My colleague, Chaim Levinson, has "arranged" quite a coveted position for Maj. Gen. (res.) Amos Gilad. Following Wednesday's publication of comments made by Gilad's competitor for national security adviser post, Maj. Gen. (res.) Yaakov Amidror - who said an IDF soldier should kill anyone who interferes with a mission, and that a soldier who does not charge forward deserves a bullet in his head - it can be assumed the prime minister will nullify Amidror's candidacy. Benjamin Netanyahu has had his fill of appointment scandals.
Gilad will be appointed, but we won't demand a response to Amidror's remarks, nor to the shameless silence of the government and the army's top brass. True, this is a private matter: Amidror stated his own opinion. But the spirit of his comments did not fall on deaf ears in the Israel Defense Forces.
The soldier should kill "anyone who hinders him in executing the mission." No formula better expresses the IDF's new doctrine, which was applied with exemplary (and frightening) precision in Operation Cast Lead. One does not need to be overly fastidious about words to be shocked by Amidror's statements.
Referring to orders in the first Lebanon war to "fight carefully," Amidror stated: "That's a totally illegal order. What should be said is 'kill more of the bastards on the other side, so that we'll win.' Period." He said what the IDF, in fact, did.
True, Israel's army does not share all of his sentiments - Amidror was in favor of occupying all of the Gaza Strip. True, the IDF has not enacted the other part of Amidror's view - we have yet to reach the point where those who refuse to charge forward are executed. Still, the remarks of a major general, and a leading candidate for national security adviser, cannot be ignored.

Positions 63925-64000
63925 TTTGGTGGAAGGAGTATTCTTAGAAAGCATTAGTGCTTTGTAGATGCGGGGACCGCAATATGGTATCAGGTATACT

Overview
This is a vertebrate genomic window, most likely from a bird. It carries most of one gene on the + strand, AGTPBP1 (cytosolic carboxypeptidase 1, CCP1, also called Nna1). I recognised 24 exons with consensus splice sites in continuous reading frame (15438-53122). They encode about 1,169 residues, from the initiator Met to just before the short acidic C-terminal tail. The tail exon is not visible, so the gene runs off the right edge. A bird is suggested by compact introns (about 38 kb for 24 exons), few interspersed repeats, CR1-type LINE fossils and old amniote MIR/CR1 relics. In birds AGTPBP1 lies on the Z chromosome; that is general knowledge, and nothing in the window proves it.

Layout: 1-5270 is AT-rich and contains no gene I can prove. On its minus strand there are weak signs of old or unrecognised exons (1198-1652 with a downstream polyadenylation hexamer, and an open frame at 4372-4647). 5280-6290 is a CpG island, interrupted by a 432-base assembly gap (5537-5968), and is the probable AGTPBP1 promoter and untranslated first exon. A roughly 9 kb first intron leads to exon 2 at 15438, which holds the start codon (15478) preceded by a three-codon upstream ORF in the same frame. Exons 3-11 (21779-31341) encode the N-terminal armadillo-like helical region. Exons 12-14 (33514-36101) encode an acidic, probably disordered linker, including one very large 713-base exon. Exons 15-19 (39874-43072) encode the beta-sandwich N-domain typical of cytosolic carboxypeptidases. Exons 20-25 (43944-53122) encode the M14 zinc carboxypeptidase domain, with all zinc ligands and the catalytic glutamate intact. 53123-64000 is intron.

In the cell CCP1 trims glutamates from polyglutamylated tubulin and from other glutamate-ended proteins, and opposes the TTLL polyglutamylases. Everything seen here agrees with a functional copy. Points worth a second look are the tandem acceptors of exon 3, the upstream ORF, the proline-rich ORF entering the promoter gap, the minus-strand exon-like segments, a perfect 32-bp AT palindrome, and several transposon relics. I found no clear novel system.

What are we supposed to say to Israeli mothers and fathers, in response to these comments? That the IDF's leadership includes generals who call for their children to be killed? They, and their children, know that what the major general said at the Israel Democracy Institute last year is a sentiment he would contemplate sharing at meetings of the General Staff. They also know that these comments reflect a dangerous trend - and that even if the trend does not represent the viewpoint of all IDF officers, those who harbor Amidror's viewpoint still win top appointments.
Amidror thrives, with a skullcap on his head, on putting religious nationalism above everything else. He is not only a major general who is considered a "thinking" officer, he is also a publicist and an educator. He served as commander of the IDF colleges. The corpus of his spoken comments and writings jibe with the spirit of what he said at the Israel Democracy Institute, at a session whose title was fitting: "National Values in the Israel Defense Forces."
The fact that the prime minister wanted him as the top adviser at the National Security Council says something not just about Amidror, but also about Netanyahu.
Amidror recommended firing bullets in the heads of IDF soldiers and anyone who interferes with the army. This loose cannon of a major general, who never held a high-ranking combat post, even found the right ammunition for an attack on the New Israel Fund. "The state should act against the fund using every means at its disposal. And if it doesn't have the means, it should create them," he said. Do you get it? Amidror even views the United States through his narrow prism: As in judo, he has written, America exploits the enemy's errors to bring about its collapse. Needless to say, as he sees it, America's "enemy" in that case is Israel.
And here is the lesson he has drawn from Egypt's revolution: Security is preferable to peace, Amidror wrote recently. That is the spirit of the briefings the adviser wrote for Netanyahu, and it is the spirit of the man Netanyahu was poised to appoint as national security adviser.
Amidror is not the first major general to unleash his vulgar, anti-democratic views, and the problem does not lie exclusively with him and his style. We have had our share of generals (and politicians ) whose thinking was prone to ultra-nationalist militarism, and whose manner of expression was violent and vulgar. The question is what place should such persons have in a society that purports to be civil and democratic?
Instead of ostracizing such figures, we yearn to hear their next statements, and they become interpreters of reality during Israel's wars. Instead of ostracizing them, we promote them to roles where their outlooks can find practical expression. And instead of denouncing them, the IDF and the government wrap themselves in ominous silence. The truth is that Amidror said what many are already thinking.
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